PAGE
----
The previous article described the three classes of macronutrients: proteins, carbohydrates, and fats. This article focuses on fats. As you recall, an oil or fat molecule consists of three chains connected to a glycerol backbone, like three long floppy pages of a book connected at the spine. each chain, on its own, is called a fatty acid, because one end is acidic, and when that acidic end joins with a glycerol backbone the result is a fat molecule. As you might expect, the property of the oil is determined by the property of the three fatty acids that comprise it. Long chains produce a higher melting point, thus the substance is a solid at room temperature. Solids are sometimes referred to as animal fats, while liquids, with shorter chains, are vegetable oils. But there is another variable. Saturated chains also have a higher melting point. Unsaturated chains, with double bonds between some of the carbon atoms, have a lower melting point. Vegetable oils are often unsaturated, with double bonds in the chains, thus they remain a liquid at room temperature. In summary, the fat on your steak has longer chains, and is probably saturated, while the oil in your frying pan has shorter chains, and is probably monounsaturate (one double bond), or polyunsaturate (many double bonds).
Butter is somewhat unique, in that it behaves like animal fat and vegetable oil at the same time. It is solid at room temperature, but just barely. You can melt it with the heat of your hand. Two thirds of its chains are saturated, and one third are unsaturated. Some chains are short, and some are long. One chain is unusually short, just 4 carbons long. This is the shortest chain of all the fats and oils. It gives butter its unique flavor, but it also contributes to the horrible smell and taste of rancid butter, as it separates from glycerol and is once again free butyric acid. In fact this acid is called butyric acid because it comes from butter.
Other 4 chain molecules follow this nomenclature. Butane, for instance, is the simplest 4 carbon chain, C4H10, with hydrogens all around. It is normally a gas at room temperature, but under modest pressure, just a couple of atmospheres, it becomes a liquid, and serves as fuel for your cigarette lighter. Replace H with OH at the end of butane and get butanol. replace two more hydrogens with double bond oxygen to get back to butyric acid. Put a methyl group on the third carbon to build 3 methyl butyric acid, a component of body odor. Thus the 4 chain molecules all inherit their names from butter, with butyric acid leading the way. Since butter is somewhat atypical, there are, perhaps, three classes of triglycerides: animal fats, vegetable oils, and butter.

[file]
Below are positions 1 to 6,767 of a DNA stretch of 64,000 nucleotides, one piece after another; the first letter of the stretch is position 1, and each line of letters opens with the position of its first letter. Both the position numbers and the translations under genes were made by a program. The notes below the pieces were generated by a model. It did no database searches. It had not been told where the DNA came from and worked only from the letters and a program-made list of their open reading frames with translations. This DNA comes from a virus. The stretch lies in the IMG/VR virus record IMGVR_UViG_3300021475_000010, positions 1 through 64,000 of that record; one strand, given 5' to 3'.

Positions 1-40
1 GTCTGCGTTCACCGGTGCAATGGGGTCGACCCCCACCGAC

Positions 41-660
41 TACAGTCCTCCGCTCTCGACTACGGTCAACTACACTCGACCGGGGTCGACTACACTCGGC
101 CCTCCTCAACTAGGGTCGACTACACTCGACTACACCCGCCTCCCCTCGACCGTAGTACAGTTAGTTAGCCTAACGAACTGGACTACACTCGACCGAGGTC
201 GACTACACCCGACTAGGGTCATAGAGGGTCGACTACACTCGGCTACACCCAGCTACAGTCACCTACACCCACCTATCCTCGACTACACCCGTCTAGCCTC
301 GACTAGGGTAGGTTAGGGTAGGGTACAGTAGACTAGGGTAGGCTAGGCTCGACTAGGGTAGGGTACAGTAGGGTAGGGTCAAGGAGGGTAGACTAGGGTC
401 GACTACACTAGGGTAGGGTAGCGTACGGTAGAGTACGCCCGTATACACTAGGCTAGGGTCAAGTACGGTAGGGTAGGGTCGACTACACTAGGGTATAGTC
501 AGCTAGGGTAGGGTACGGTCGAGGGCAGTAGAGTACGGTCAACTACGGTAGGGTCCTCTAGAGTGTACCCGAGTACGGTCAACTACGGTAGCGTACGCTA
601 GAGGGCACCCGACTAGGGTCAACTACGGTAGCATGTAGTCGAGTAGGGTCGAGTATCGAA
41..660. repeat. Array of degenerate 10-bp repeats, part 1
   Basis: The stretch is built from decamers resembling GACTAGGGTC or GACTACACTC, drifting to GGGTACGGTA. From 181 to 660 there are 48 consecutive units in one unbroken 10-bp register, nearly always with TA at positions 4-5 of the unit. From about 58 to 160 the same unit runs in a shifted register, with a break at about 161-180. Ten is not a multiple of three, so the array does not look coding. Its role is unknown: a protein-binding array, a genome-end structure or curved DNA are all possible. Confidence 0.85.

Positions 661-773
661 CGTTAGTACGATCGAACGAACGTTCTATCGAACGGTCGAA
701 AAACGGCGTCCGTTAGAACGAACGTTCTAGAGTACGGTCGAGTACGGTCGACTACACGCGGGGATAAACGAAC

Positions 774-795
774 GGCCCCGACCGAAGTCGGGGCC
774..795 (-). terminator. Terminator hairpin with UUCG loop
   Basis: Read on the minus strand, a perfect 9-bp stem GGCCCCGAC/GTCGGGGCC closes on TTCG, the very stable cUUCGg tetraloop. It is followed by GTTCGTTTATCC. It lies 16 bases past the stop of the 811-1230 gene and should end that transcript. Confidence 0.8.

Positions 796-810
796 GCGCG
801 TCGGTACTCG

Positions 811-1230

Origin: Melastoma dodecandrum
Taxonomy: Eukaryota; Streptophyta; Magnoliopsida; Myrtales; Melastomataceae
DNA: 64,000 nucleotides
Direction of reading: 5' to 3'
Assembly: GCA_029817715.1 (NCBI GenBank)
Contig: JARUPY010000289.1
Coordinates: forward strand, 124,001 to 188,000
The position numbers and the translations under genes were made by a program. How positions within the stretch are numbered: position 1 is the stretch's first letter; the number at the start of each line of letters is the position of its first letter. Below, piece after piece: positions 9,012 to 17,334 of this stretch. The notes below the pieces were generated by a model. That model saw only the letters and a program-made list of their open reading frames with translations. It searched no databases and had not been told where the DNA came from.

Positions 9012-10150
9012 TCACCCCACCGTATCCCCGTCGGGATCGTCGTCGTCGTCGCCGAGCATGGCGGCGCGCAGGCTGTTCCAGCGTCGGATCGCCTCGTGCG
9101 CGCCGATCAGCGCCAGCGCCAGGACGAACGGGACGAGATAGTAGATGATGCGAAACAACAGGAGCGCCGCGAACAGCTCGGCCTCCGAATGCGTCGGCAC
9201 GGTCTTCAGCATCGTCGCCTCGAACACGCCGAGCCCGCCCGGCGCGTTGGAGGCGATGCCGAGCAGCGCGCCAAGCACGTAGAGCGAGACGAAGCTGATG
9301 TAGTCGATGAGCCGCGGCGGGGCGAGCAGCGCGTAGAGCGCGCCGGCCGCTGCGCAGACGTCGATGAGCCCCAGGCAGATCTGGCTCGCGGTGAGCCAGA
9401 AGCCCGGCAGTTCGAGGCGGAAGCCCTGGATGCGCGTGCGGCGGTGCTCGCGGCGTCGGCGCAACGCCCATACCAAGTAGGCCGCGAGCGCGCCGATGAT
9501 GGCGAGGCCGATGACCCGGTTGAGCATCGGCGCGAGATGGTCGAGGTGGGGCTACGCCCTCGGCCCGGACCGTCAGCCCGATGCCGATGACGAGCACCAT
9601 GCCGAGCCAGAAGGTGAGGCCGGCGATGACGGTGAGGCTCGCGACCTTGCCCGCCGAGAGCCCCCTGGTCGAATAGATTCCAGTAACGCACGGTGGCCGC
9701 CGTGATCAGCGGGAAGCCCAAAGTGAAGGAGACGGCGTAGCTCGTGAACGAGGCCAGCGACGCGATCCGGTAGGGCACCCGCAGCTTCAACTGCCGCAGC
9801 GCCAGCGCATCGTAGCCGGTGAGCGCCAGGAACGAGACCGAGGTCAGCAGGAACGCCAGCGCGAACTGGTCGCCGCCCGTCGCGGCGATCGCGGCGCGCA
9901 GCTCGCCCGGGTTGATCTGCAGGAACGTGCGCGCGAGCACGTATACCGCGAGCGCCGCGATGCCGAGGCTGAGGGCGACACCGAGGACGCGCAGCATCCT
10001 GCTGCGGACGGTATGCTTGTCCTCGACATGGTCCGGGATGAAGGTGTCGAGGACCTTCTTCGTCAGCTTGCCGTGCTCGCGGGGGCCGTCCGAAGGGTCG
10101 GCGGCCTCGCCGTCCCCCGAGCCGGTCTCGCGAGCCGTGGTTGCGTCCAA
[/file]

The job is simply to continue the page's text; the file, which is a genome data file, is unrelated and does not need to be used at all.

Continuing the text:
Oils can be difficult to digest, but I didn't know that 30 years ago. If I had, our lives would have been so much easier!
The story began around 1980, when my future wife Wendy, in her late teens, could eat anything she liked. Then, as she moved into her twenties, she experienced episodes of uncontrollable diarrhea. these were infrequent, so rare in fact that she would attribute each occurrence to the flu, or something that just didn't agree with her, or some other random variable. She called in sick that day, because she could not leave the house. The next day was usually better. Sometimes her disorder was in remission for months, then she might have three bad days in a week. It was quite a mystery.
I married Wendy in 1991, and joined the investigative team. I wrote down everything she ate, and documented her reactions, but I couldn't see the pattern. After Beth was born in 1993, her disorder exploded into debilitating proportions. Wendy could barely leave the house, and when she did venture out, it was just a trip to the grocery store or some other essential errand. She memorized the locations of all the public bathrooms, and used them often. Unfortunately she had Beth with her (when I was at work), and carrying a babe in arms definitely slowed her down. Not trying to be graphic here, but sometimes she didn't make it. Today, with hindsight, we know why she had so much trouble after Beth was born, but we had no clue at the time. Beth had terrible colic, sometimes crying from 6 AM to 11 PM. It was unrelenting, and we were both sleep deprived. I'm not talking about a month of colic; she started the day she was born, and it lasted for 7 months. There was no time to cook, so we ate fast food, and take out, and box meals like Kraft Mac&Cheese and Hamburger Helper. The change in diet explains everything, now, but when Beth was crying non-stop, well, in the words of Paul Simon, "It's a wonder I can think at all."
No, I didn't try to go it alone. I'm not that macho / stupid. We went to doctors, and they were baffled as well. After many tests, they called it Irritable Bowel Syndrome, or IBS for short. That's just a name for her symptoms, and not much more. It certainly doesn't tell us what is wrong or how to fix it.